TRANSFERENCES: SIDNEY NOLAN IN BRITAIN, Pallant House Gallery, Chichester, Thursday, 16th February 2017 (until 4 Jun 2017).
At the centre of Australian cultural life, of Australian society, is a terrible darkness, a horror of destruction, the treatment of the Aborigines. Thinking about this, about the situation of Australia today, the incarceration of asylum seekers for example, it’s possible to see that art, that is how we think about the ways cultures express themselves, can be at the core, at the heart of our being.
Sidney Nolan is, in one person, an expression of this conflict between art such as that of the Aborigines, created over centuries, which belongs to everyone, and that which can be called the creation of an ‘individual genius’, which belongs, as if a commodity, to the artist. And I think he was only too aware of this conflict, of this essential paradox.
The paintings in this exhibition come from his 40 year, self-imposed exile in England, in the old country, and in a way he seems to have come here, not so much to escape the narrowness of his homeland, though I’m sure that was a consideration, but to take the fight to the source, to where it all begins.
Aborigines, before a plebiscite in 1967, were so much flora and fauna, not citizens or even people, just wards of the State. After they became people there was a general rush to find out how they could be useful, how they could be economically viable. One way was to be an artist. There had been an aboriginal artist before, Albert Namatjira painted landscapes in a European style and achieved some success, but when, in the 1970s and later, traditional art became popular, it was necessary, from a commercial point of view, to identify, to name, individual artists. Once an artist was ‘named’ they became, in complex ways, isolated from their culture. Their art was an expression of all their tribe, their whole history, not the outpouring of individual genius, but this wasn’t really easy to commodify, so named they were.
Sidney Nolan as artist, prefigured by some 20 or 30 years this exact same isolation from his culture, though in his case he was, as a European, able to exploit the possibilities and opportunities thrown up by this, in ways not available to the Aborigines.
Nolan painted, over and over again, subjects which belonged to everyone; just as did artists in traditional culture.
His artistic education was in the practical skill of applying paint of all types, but especially commercial, to all manner of surfaces, signs on delivery vans for example, or shop window displays. Culturally, he was an autodidact, and, early in his career, found himself in the clutches of a wealthy heiress, Sunday Reed formerly Baillieu (one of the richest families in Melbourne) a kind of Peggy Guggenheim of the Antipodes, keen to hook an ‘individual genius’, for her salon and, it transpires, for her bed (she was married at the time - her husband didn’t seem to mind). What this screams of is ownership; she owned this promising young artist. (Nolan was also absent without leave from the Army, this being during the Second World War, which may have somewhat limited his options for escape.)
While living with Sunday and John Reed he produced his series of paintings of Ned Kelly wearing, or becoming, his black helmet, recognisable the world over, much to the chagrin, still, of many Australians.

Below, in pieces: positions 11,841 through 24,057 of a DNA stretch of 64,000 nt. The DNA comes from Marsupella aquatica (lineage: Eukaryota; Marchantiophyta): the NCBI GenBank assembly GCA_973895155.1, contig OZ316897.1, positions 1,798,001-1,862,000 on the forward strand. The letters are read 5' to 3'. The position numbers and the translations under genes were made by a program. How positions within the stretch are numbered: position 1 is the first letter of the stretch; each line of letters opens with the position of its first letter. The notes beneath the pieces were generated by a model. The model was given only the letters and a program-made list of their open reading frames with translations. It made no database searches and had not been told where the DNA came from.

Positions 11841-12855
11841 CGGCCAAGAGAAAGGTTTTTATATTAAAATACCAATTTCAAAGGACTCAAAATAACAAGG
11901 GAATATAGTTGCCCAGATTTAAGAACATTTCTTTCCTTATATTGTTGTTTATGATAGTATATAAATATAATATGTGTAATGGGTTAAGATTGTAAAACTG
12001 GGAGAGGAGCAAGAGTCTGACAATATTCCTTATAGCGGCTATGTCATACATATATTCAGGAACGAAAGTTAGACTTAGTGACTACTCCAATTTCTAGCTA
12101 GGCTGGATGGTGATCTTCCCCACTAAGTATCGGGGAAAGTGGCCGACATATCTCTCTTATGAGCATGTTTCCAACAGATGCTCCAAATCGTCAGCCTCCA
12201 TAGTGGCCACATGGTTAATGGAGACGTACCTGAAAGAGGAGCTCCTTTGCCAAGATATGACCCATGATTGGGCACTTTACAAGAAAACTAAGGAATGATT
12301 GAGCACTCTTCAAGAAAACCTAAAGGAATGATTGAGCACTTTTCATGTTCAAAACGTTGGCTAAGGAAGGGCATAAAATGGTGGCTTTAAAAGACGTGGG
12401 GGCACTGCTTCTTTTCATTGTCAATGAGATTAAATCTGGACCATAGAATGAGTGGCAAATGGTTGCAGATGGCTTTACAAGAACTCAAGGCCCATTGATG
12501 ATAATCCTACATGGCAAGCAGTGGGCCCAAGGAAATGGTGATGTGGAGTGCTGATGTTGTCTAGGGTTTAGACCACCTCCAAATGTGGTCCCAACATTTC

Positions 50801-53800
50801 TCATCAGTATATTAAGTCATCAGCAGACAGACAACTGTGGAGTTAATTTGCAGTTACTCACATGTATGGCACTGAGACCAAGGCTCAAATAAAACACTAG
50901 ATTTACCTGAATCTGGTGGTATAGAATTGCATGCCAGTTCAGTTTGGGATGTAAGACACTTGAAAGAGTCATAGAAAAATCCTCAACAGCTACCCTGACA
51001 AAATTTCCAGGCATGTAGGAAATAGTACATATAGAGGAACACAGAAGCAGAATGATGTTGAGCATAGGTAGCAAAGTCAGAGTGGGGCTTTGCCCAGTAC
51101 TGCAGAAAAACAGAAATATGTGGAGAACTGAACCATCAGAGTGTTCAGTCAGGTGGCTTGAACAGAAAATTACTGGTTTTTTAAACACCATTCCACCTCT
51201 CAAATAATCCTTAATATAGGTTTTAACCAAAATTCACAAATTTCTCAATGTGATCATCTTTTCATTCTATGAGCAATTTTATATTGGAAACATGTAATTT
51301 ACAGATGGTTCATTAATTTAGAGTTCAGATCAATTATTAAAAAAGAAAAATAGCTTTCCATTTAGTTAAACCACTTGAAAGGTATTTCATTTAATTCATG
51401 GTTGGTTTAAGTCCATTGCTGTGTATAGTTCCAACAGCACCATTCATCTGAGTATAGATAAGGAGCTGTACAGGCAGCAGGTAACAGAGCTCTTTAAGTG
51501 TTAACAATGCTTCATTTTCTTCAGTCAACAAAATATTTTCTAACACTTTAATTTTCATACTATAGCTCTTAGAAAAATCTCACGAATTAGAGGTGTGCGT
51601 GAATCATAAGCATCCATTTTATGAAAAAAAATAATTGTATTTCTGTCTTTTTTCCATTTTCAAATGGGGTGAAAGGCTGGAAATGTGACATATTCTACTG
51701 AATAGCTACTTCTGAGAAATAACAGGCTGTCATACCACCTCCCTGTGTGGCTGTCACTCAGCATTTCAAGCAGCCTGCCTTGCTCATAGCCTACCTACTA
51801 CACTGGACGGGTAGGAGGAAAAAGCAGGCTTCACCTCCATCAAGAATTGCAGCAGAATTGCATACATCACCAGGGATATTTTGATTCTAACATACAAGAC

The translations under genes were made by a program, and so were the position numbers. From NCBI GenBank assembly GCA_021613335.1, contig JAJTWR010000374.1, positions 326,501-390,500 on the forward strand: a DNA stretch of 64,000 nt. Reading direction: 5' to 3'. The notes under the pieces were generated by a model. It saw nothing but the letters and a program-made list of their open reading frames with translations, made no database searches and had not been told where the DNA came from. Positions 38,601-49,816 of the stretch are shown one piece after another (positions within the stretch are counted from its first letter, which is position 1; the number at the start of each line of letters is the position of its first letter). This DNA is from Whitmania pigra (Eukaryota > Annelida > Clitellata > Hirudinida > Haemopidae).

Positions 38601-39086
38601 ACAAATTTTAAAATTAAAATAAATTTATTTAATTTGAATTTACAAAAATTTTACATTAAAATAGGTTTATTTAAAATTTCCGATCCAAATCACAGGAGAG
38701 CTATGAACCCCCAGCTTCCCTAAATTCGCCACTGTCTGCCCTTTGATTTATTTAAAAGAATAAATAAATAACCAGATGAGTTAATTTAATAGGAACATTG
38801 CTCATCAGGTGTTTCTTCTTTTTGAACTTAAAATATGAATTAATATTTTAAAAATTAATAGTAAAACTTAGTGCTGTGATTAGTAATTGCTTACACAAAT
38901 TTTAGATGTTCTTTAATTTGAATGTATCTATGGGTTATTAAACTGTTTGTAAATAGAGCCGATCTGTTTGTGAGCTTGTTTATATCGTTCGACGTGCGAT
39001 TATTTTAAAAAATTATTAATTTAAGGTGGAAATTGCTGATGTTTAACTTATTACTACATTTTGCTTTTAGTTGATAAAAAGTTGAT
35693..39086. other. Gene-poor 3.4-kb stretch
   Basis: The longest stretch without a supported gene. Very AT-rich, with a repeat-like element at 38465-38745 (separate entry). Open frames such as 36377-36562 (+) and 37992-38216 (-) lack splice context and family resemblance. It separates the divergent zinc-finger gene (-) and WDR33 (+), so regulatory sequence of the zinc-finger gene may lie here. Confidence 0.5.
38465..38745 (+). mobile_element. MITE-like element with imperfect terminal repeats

What he said, without any attempt to soften the blow, was: this story is yours and for the good of everyone’s health, you’d better own it.
My memory, from having been around in the 60s, 70s and 80s, even the 90s, was that this didn’t go down too well. It’s no surprise that as soon as he could (1953 actually) he left for England, and didn’t return again to live.
But this in no way suggests he’d lost the stomach for confrontation.
Before Nolan, Australian paintings were, by and large, sentimental, landscapes seen with European eyes and European expectations.
Nolan takes difficult, controversial events, Ned Kelly, Burke and Wills, Eliza Frazer, Gallipoli, stories that can be interpreted in different ways, and presents them without sentiment, clearly, honestly and with a harsh beauty.
It’s as if he’s saying look: we’ve only been here 200 years and already we have these stories we share. Aborigines have been here thousands of years, how much deeper, more complex, more meaningful their stories. Look again! Look!
White Australia’s rejection of the truth of Aboriginal art is at one with the rejection of their culture in its entirety. The vision of art as the result of individual genius, the fundamental building block of western capitalism, cannot assimilate the collaborative culture of the original inhabitants.
Sidney Nolan came to England to be ‘named’, to be stamped an individual genius, but I think his paintings, and those in this exhibition are no exception, scream ‘I am the product of my background and I refuse to be owned. I know I have been isolated from my culture but I will paint that isolation and that struggle. You will never beat me.’
When Nolan left Australia (was driven out?) the country was in the grip of extreme xenophobia (the official ‘White Australia’ policy ending as recently as 1973) and anti-communist mania (‘Reds under the beds’ got a conservative government started on a 21 year continuous reign) which the political classes seem determined on resurrecting (substituting anti-Islam for anti-communism) based on national narratives ninety nine parts fantasy if not raging opportunism. (Is this Australia’s most successful export thus far - cruelty to asylum-seekers?)
Nolan’s tough, clear-sighted paintings are an antidote to the kind of spongy, sentimental jingo-ism which was in the ascendent in his own time and, unfortunately, is flooding back into the social story again.
Nolan is needed now, more than ever.